Study on the structure and behaviour of cavitation bubbles generated in a high-intensity focused ultrasound (HIFU) field

  • N. -N. Liu
  • B. -C. Khoo
  • A. -M. ZhangEmail author
Regular Article


In this study, structures and behaviours of acoustic cavitation bubbles induced by a high-intensity focused ultrasound (HIFU) transducer, operating at its resonance frequency of 250kHz, are experimentally explored with corresponding observations captured by a high-speed video camera system. The experiments were conducted in an open-top Perspex water tank with deionized water, and illumination was provided by a LED spotlight which is placed beside the water tank throughout the whole experiment. Experimental results show that the structure of ultrasonically generated bubbles forms in a conical shape with several concentric bubble rings above the transducer. The distance between the adjacent rings with equal spacing as determined by the driving frequency of the HIFU transducer is experimentally measured and compared with the theoretical value. Then, the distribution of acoustic pressure in the acoustically driven liquid is further studied to investigate the behaviours of cavitation bubbles generated in a HIFU field. Additionally, the analysis of Bjerknes forces on the bubble surface which are induced by the gradient of acoustic pressure and the adjacent oscillating bubbles is quantitatively carried out, and the radius and velocity of a typical larger bubble are measured to characterize the behaviours of ultrasonically induced bubbles. Particularly, the physical phenomena of large bubbles including the coalescence, attraction or repulsion between adjacent bubbles, as well as the jumping of an acoustic bubble from the lower concentric ring level to the higher level, are analysed. The moving trajectory of the bubble is next obtained, and some conclusions are summarized to provide a greater understanding of the complex behaviours of the ultrasonically generated bubbles.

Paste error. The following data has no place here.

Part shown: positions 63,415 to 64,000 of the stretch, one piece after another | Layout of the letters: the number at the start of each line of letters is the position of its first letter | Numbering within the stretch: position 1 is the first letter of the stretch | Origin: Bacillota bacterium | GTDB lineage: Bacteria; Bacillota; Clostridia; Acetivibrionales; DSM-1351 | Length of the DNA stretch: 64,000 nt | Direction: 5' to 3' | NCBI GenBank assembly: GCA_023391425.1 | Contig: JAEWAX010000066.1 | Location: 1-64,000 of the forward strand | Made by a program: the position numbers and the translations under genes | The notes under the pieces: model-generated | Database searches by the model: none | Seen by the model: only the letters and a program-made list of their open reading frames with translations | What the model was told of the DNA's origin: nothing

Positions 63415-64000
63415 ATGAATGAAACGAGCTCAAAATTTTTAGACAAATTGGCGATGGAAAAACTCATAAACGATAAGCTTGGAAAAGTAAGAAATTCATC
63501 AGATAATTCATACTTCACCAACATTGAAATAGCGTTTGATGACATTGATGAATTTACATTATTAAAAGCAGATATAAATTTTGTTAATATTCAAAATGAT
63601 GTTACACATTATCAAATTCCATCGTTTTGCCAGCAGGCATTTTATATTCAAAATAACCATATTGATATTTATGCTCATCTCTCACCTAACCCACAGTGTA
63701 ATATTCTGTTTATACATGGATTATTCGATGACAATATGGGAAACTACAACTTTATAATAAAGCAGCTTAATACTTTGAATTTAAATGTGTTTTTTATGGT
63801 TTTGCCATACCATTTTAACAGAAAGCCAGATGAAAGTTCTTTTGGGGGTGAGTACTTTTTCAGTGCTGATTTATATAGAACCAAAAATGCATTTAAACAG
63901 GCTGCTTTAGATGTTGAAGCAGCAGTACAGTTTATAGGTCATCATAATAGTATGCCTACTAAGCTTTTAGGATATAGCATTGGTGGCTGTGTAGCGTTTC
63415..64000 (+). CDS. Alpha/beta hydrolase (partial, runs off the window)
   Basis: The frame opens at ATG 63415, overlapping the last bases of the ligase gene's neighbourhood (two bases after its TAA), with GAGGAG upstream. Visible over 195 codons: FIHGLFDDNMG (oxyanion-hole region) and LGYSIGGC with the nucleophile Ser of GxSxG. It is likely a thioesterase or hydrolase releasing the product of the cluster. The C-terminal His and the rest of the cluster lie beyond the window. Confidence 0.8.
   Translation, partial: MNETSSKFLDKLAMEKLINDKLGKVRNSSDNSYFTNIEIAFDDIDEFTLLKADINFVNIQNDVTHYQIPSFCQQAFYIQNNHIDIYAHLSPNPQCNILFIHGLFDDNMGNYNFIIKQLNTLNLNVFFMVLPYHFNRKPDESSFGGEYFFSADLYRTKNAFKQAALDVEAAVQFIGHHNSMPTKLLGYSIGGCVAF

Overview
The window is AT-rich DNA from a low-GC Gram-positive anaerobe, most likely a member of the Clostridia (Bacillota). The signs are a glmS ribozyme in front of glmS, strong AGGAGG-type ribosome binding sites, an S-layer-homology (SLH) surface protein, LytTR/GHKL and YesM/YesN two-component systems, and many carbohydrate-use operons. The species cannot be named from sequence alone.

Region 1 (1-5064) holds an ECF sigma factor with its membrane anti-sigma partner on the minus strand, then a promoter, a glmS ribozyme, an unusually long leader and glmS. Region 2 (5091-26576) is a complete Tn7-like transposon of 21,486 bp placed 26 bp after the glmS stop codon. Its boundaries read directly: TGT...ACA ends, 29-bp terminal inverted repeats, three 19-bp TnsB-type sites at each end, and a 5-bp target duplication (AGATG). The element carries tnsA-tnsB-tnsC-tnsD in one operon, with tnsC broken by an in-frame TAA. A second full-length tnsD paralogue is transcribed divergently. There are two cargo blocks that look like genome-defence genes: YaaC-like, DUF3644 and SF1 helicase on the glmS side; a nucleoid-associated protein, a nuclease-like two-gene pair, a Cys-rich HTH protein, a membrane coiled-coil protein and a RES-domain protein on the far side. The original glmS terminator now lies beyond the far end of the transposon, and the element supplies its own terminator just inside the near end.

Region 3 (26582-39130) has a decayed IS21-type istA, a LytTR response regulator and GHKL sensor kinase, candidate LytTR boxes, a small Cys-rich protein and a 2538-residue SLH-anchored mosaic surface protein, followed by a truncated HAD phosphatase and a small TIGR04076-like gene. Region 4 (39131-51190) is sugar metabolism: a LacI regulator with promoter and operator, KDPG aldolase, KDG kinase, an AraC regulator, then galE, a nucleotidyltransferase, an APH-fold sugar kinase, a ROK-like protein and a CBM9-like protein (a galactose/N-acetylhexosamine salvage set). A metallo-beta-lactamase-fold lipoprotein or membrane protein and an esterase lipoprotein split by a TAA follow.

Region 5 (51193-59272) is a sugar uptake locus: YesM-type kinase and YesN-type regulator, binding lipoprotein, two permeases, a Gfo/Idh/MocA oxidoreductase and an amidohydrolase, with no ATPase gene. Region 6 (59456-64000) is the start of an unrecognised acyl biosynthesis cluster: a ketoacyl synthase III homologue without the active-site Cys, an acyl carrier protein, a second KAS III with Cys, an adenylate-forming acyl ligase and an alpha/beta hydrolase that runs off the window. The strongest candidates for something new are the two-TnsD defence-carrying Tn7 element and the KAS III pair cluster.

Graphical abstract


Flowing Matter: Liquids and Complex Fluids 


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Copyright information

© EDP Sciences, Società Italiana di Fisica and Springer-Verlag GmbH Germany, part of Springer Nature 2019

Authors and Affiliations

  1. 1.College of Shipbuilding EngineeringHarbin Engineering UniversityHarbinChina
  2. 2.Department of Mechanical EngineeringNational University of SingaporeSingaporeSingapore

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